Born in New York City, I've lived in four of the five boroughs. In none of them did I ever need to touch a chainsaw. But after relocating last year to farm country, where the main house has a wood-fired stove, it was one of the first new tools I had to learn how to use.
And learning the tool has taught me that "The Texas Chainsaw Massacre" is complete bullshit:
- This Leatherface guy is supposed to be a maniac--but he takes the time to accurately mix the fuel and oil at a 50:1 ratio?
- You're telling me he starts the chainsaw on the first pull every time?
- He carries that stupid wrench/screwdriver thingy around with him, never loses it, and adjusts the chain tension correctly so he never throws a chain?
- He checks to make sure the bar oil reservoir is filled every time and never burns the bar?
- He never spills oil all over the handle and doesn't have to wipe it off so he doesn't lose his grip?
I bet 50% of the real Leatherface's victims escaped because he flooded the carburetor. Another 40% died of boredom because he needed to gap the spark plug, couldn't find his feeler gauges and spent several hours looking for them in various sheds.
Anyways I'm bringing this up because, while the movie is complete nonsense, the chainsaw's ancestor actually was designed to cut…into the human body, rather than wood.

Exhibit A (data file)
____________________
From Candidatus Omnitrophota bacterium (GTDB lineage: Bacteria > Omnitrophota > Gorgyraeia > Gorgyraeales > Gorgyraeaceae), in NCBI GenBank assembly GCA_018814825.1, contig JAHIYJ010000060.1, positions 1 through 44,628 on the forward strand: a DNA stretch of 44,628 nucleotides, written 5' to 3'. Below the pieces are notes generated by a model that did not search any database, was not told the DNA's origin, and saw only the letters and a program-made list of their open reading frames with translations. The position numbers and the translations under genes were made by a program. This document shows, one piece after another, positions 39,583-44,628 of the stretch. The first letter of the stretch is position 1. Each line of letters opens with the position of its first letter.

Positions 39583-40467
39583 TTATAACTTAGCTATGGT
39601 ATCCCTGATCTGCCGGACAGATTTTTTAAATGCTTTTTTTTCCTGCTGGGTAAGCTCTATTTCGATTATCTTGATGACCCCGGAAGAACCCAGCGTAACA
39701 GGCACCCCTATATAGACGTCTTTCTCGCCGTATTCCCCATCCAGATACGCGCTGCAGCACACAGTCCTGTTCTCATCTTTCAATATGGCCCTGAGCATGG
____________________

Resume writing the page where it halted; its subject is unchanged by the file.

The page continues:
Specifically, human bone. This is an osteotome, a bone-cutting instrument that was invented centuries ago and is still used today:
Way back in the 1820s, a German physician and bone specialist named Bernhard Heine looked at the standard osteotome, and had a crazy idea: What if the cutting teeth were on a chain that rotated? It took him several years to finalize his design, but by 1830 he had developed the chain osteotome:
I know, gross.
By the 1850s the Heine Osteotome was being produced by a French company called Charriere, and it came in this snazzy case.
It's pretty impressive that they were able to make something this intricate way back then.
I'm particularly impressed by the knurling on the handle. To achieve a wraparound texture on an organic 3D shape must have been quite the challenge.
Lastly I'll say: I wouldn't recommend buying the Stihl MS211 C-BE you see in the topmost photo. The "EasyStart" feature is nice, but the thing leaks oil like a sieve, I had to replace the carburetor when it was only two months old, and it's just gone out again. So much for Stihl quality!